During the tour, we created a moment of pitch darkness. A few brief minutes in which we all turned our helmet lights off. Immediate, your pupils start forcefully dilating, trying to cling to the nothingness around you. Your hearing sharpens, drops of pure water falling on the bottom of the cave echo off the walls. Air is crisper, and your sense of smell intensifies. We sat in pitch-black darkness for roughly ten minutes, listening to our guide telling the tales of an old Icelandic saga. Trust me, it’s so much fun when you’re in such darkness; it allows your mind to run wild with imagery while the story is being told.

Iceland’s air is extremely clean already, yet when we crawled out of the lava tube it felt so thick and humid out in the open. ‘The oxygen down in the cave is probably the purest you’re ever going to breathe,’ we were told, which you do not fully realize until you get out of the cave and the air hits you like a wall of tropical clamminess.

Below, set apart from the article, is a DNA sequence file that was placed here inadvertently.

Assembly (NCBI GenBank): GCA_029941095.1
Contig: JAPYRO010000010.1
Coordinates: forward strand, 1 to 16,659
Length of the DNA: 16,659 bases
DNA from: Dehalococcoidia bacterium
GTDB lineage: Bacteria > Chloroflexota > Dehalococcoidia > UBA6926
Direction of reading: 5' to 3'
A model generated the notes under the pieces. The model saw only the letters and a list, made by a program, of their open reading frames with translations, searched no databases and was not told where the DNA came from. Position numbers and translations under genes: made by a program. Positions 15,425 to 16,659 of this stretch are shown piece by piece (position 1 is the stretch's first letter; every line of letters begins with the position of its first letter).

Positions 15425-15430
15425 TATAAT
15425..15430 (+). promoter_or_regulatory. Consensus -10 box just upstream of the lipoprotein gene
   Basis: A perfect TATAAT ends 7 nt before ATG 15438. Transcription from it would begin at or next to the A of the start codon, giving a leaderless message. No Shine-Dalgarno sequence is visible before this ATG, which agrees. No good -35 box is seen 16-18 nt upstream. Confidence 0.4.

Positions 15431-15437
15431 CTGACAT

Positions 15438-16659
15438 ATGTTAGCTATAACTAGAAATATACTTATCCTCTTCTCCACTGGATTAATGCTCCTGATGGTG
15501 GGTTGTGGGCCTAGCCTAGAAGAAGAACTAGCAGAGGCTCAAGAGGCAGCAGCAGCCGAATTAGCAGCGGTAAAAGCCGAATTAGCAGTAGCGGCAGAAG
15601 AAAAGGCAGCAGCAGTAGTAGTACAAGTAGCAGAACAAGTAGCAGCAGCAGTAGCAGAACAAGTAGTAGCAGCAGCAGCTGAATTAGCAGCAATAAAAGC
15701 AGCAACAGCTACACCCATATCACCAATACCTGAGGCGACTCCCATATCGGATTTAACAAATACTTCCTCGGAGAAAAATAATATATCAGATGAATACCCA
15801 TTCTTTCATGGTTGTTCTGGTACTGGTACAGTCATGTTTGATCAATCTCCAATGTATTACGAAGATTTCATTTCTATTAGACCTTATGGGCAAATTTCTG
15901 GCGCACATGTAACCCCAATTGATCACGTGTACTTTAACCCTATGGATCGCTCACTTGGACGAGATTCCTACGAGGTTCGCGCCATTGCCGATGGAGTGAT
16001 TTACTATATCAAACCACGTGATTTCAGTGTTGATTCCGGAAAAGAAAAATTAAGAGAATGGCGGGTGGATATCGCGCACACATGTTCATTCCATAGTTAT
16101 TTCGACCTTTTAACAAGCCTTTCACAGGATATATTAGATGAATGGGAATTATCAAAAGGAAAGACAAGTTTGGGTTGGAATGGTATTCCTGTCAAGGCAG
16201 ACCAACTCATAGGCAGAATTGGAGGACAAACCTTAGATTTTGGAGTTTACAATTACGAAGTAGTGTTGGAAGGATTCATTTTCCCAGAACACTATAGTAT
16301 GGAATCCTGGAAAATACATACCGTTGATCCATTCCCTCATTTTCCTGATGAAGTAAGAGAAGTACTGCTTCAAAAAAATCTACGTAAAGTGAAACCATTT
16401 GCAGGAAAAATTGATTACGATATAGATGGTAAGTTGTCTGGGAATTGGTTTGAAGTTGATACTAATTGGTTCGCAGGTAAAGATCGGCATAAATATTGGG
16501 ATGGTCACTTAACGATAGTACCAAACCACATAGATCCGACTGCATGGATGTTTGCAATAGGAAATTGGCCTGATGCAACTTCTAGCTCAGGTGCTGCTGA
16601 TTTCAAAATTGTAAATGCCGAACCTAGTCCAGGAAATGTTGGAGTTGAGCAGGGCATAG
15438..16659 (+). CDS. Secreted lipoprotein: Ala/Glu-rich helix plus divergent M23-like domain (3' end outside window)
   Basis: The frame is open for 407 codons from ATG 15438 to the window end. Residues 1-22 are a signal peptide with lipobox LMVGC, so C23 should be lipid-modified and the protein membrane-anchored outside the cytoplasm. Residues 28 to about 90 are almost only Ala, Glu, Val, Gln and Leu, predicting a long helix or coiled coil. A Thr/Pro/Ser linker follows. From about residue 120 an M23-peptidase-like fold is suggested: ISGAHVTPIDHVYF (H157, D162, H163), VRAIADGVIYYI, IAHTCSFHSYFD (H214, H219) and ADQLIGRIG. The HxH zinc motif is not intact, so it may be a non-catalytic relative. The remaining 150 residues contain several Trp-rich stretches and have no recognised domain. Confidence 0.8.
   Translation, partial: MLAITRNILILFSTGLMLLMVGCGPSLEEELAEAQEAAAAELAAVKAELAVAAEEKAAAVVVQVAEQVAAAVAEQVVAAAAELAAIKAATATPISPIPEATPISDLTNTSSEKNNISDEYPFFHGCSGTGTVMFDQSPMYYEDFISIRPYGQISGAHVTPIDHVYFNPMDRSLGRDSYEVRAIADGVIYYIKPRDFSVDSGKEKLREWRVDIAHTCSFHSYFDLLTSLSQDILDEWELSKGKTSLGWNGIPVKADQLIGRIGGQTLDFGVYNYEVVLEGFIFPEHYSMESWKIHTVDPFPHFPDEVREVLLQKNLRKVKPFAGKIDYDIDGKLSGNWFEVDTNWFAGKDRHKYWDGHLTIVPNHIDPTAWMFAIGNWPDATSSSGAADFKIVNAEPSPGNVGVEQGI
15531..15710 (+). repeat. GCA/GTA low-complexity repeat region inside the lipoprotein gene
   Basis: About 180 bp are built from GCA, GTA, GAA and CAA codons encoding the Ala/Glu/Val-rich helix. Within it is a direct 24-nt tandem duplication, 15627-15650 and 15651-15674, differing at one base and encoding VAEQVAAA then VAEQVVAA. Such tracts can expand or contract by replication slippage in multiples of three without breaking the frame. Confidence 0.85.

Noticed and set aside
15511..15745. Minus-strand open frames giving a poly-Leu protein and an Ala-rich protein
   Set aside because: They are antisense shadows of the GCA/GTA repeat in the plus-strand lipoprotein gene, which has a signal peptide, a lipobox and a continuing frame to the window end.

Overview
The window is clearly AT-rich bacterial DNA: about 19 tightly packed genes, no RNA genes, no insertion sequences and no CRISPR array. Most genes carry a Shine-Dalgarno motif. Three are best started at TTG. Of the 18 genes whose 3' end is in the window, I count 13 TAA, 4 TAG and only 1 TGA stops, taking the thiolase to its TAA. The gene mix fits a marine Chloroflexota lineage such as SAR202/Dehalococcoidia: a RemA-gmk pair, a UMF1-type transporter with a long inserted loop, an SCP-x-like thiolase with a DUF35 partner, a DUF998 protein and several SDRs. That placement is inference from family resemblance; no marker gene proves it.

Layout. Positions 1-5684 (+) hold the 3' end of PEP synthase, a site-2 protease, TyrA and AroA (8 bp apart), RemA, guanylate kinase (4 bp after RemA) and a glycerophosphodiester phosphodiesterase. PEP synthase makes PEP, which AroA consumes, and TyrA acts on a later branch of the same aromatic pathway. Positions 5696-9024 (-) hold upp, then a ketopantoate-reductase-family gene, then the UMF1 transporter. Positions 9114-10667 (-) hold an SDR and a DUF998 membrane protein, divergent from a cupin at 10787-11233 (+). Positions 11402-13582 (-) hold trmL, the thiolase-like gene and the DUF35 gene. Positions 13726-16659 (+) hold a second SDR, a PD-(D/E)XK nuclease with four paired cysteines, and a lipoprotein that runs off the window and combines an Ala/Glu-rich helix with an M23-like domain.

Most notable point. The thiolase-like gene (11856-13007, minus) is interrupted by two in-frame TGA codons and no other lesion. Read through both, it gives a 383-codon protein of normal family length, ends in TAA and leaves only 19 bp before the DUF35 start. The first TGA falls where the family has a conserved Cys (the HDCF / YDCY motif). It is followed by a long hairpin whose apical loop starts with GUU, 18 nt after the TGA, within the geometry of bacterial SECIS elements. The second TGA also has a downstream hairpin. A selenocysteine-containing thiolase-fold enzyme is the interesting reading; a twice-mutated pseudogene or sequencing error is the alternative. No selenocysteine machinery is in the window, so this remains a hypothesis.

Solidified rainbows and diamond skies. Lava stalactites hanging like chandeliers from the ceiling. Walls partly carved out in a perfect cylinder shape, the imprints of the lava running through the tubes in a compelling motion. Crawling through narrow openings, standing up in spacious rooms, breathing in the fresh air. Going into a lava tube was a major collective of first experiences.

In The Netherlands, the closest we get to any form of mountain are speed bumps. Being able to see volcanoes, let alone being in one, has therefore been such a unique experience. Combining these ‘hot spot’ trips on one day will definitely make for a great geographical experience with a lot of interesting facts about the earth and how it works (plus you’re being lowered in a volcano, how badass is that).